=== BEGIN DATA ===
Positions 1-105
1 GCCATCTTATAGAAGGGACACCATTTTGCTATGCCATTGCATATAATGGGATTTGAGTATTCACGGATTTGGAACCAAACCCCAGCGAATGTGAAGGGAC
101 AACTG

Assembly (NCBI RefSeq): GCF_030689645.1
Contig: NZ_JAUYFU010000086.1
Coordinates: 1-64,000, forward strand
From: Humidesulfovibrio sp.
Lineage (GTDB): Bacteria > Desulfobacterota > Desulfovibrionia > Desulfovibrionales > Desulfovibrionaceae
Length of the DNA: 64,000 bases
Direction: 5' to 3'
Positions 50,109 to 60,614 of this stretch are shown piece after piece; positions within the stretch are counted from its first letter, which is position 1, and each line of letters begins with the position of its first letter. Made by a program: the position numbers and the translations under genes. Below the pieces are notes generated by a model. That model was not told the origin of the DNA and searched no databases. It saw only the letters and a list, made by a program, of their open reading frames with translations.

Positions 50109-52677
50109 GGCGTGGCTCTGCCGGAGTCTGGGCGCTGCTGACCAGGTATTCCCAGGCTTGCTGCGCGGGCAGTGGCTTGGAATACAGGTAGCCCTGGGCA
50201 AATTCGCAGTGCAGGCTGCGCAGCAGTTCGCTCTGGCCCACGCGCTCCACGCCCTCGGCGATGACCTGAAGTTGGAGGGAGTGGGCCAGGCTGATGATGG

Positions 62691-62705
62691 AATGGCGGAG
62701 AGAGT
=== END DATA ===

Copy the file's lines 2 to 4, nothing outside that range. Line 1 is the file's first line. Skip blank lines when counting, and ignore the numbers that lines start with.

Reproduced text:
1 GCCATCTTATAGAAGGGACACCATTTTGCTATGCCATTGCATATAATGGGATTTGAGTATTCACGGATTTGGAACCAAACCCCAGCGAATGTGAAGGGAC
101 AACTG

Assembly (NCBI RefSeq): GCF_030689645.1